“On the protein design front, there has been progress in de novo design of idealized helical bundles (Park et al., 2015) and alpha beta protein structures with up to 5 strands (Koga et al., 2012), and though new folds have been generated by tandem fusion of natural protein domains followed by introduction of additional stabilizing mutations (Hocker, Claren and Sterner, 2004; Shanmugaratnam, Eisenbeis and Hocker, 2012), assembly of large and complex beta sheets poses a challenge for de novo protein design.”

However, there are three other possible novelties here:

1) The fusion of two full, independent domains into a single new domain. Previous efforts have fused fragments of domains. Here it is essential to know more about the new domains. Are the new domains folding cooperatively? Where are they in the list of twelve top ranked constructs (and how was that ranking done)? Near the top, or is there little correlation between ranking and success? What are the biophysical properties of the ten constructs that did not yield structures? A multiple alignment of the twelve experimentally tried constructs compared to the parent proteins would be really useful.

2) Fusion as an insertion of one domain into another. To the best of our knowledge, other cases are all consecutive, N-to-C fusions (but please check). 3) Generation of a fold that is different from that of the parent proteins. To the best of our knowledge, previous examples, like Riechmann and Winter's cold-shock protein fusions, Tawfik's tachylectin propellers, Blaber's beta-trefoils, ended up at or near the parent fold (in fact, most were intended to). The folds in this paper are clearly different from the starting folds. How different are they from other folds in the database? Do they occur in any of the 60 odd SCOP superfamilies that have a ferredoxin-like core (often with elaborate decorations)? The authors should discuss the folds they have generated. Perhaps map the parent and designed folds into the domains network of Nepomnyachiy et al. PNAS 111, 1691-11696, 2014. Of these 3 novelties, only the third justifies publication in eLife, provided that the new fold differs significantly from the original ones.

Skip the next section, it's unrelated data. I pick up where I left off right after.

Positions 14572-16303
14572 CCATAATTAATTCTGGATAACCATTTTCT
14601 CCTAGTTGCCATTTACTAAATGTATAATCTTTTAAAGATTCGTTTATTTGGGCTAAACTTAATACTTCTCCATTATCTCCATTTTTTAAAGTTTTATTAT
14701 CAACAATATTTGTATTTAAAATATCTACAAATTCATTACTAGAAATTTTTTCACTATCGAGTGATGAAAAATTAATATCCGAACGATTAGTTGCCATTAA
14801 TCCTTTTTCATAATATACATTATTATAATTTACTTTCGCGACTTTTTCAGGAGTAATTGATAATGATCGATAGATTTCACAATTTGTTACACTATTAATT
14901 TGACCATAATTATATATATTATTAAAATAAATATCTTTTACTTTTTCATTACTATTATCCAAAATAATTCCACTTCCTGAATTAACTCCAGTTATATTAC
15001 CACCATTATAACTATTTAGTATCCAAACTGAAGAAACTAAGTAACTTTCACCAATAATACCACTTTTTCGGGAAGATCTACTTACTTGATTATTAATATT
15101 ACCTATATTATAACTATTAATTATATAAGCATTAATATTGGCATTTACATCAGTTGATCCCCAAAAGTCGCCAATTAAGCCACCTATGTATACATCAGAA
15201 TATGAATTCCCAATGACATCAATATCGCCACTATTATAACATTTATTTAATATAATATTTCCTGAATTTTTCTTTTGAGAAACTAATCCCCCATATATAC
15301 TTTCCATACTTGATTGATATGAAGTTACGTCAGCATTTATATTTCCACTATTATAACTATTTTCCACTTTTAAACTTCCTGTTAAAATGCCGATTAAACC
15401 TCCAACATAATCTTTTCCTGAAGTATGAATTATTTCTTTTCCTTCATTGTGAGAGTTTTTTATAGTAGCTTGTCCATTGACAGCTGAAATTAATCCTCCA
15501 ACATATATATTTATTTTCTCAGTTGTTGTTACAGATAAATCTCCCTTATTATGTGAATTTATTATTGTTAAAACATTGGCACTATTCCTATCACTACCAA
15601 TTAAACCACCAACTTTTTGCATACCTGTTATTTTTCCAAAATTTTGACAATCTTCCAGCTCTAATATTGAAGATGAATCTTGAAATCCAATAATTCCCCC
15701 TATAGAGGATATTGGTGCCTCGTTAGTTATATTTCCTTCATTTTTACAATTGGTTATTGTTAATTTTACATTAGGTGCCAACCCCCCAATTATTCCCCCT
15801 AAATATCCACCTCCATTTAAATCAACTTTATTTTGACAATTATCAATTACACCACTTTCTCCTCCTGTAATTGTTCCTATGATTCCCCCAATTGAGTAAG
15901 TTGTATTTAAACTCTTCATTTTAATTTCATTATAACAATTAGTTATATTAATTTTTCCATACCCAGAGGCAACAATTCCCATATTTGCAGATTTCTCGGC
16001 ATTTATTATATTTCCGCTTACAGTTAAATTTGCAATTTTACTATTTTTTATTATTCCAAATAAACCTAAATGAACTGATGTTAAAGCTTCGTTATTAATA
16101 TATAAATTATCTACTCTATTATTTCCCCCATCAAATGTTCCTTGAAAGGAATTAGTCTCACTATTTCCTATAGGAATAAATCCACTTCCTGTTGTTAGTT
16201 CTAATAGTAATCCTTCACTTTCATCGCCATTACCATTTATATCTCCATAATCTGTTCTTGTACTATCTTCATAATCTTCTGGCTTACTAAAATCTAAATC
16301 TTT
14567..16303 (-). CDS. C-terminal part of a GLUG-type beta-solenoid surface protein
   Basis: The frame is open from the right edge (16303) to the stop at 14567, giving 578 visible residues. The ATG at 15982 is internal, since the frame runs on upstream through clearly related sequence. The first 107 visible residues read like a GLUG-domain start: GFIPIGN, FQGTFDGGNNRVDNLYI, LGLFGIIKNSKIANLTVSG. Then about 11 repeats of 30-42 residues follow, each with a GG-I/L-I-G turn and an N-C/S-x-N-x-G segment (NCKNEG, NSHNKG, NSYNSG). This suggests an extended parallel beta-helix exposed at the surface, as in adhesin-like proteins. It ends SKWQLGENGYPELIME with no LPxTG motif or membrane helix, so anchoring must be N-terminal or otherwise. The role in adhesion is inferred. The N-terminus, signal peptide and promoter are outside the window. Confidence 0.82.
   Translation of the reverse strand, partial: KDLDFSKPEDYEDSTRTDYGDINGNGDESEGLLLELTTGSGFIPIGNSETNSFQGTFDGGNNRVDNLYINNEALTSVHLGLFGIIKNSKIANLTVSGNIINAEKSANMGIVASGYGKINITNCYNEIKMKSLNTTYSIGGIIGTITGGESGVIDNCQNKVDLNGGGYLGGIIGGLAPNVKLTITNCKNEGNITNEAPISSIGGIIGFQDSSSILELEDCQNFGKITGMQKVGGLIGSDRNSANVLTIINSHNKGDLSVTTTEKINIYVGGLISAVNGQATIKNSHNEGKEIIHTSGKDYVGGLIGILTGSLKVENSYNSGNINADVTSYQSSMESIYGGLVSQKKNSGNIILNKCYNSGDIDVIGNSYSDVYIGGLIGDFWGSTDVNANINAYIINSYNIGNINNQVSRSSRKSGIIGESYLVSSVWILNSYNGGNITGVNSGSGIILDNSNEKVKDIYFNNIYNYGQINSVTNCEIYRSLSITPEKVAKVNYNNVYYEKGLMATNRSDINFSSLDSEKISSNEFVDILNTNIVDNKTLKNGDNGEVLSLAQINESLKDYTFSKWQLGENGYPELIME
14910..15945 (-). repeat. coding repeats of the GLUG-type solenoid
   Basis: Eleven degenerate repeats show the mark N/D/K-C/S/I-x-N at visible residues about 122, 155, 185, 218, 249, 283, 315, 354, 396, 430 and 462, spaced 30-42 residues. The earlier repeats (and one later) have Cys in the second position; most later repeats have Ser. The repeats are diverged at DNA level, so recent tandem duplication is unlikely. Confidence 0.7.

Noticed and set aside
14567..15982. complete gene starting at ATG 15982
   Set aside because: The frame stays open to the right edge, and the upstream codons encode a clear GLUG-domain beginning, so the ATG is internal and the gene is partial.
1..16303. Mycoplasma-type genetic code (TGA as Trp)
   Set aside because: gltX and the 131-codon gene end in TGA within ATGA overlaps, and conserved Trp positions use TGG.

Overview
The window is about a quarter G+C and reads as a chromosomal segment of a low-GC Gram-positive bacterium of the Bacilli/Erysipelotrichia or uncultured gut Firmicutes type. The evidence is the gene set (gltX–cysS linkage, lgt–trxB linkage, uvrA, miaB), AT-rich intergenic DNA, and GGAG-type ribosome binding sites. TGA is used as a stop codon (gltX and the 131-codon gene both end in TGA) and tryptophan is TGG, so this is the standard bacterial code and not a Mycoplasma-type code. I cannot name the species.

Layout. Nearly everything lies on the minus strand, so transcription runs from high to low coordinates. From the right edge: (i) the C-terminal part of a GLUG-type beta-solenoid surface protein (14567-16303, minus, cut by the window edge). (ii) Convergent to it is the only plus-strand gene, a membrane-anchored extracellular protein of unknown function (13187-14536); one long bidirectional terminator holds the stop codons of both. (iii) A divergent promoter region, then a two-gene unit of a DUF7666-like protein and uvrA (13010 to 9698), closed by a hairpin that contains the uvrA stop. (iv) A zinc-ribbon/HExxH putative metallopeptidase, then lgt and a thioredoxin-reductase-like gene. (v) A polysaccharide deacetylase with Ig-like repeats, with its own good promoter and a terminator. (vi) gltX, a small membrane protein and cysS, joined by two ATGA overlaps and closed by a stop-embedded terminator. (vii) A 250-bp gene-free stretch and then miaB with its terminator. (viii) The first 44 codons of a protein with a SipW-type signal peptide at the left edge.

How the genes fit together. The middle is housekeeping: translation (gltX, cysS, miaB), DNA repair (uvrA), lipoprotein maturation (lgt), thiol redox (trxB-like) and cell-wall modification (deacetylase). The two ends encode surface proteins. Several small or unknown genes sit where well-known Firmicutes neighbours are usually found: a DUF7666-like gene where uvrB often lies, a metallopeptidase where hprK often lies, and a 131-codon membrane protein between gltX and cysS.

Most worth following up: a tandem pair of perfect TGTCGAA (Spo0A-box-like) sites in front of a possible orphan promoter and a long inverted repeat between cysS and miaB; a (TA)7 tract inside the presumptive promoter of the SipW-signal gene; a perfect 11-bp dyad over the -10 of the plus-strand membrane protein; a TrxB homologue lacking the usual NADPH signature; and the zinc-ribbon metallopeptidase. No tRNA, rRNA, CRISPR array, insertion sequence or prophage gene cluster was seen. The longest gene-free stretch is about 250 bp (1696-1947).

As the reviewers have suggested, we have focused on novelty (3) above in the manuscript and elaborated on the uniqueness of the designed fold in the new third section of the Results text and in two additional figures (Figure 4 and Figure 4—figure supplement 1). We have included an analysis of the similarity of the designed protein to those in SCOP in Figure 4 (TM-align hits across the entire new fold) and mapped the designed protein domains and their parent folds into the protein domains network in Figure 4—figure supplement 1:

“To compare the folds of these designed proteins to those in the SCOP v.1.75 domain database (Murzin et al., 1995), the TMalign structure-structure comparison method was used to search a 70% sequence non-redundant set of SCOP domains for structure alignments containing a minimum 75% overlap with the designed proteins. […] While there are no domains with globally similar folds, both designed proteins are similar to a number of SCOP domains over the ferrodoxin-like substructure(s) as is made evident by mapping the proteins to the domains network of Nepomnyachiy et al. (Ben-Tal and Kolodny, 2014) (Figure 4—figure supplement 1).”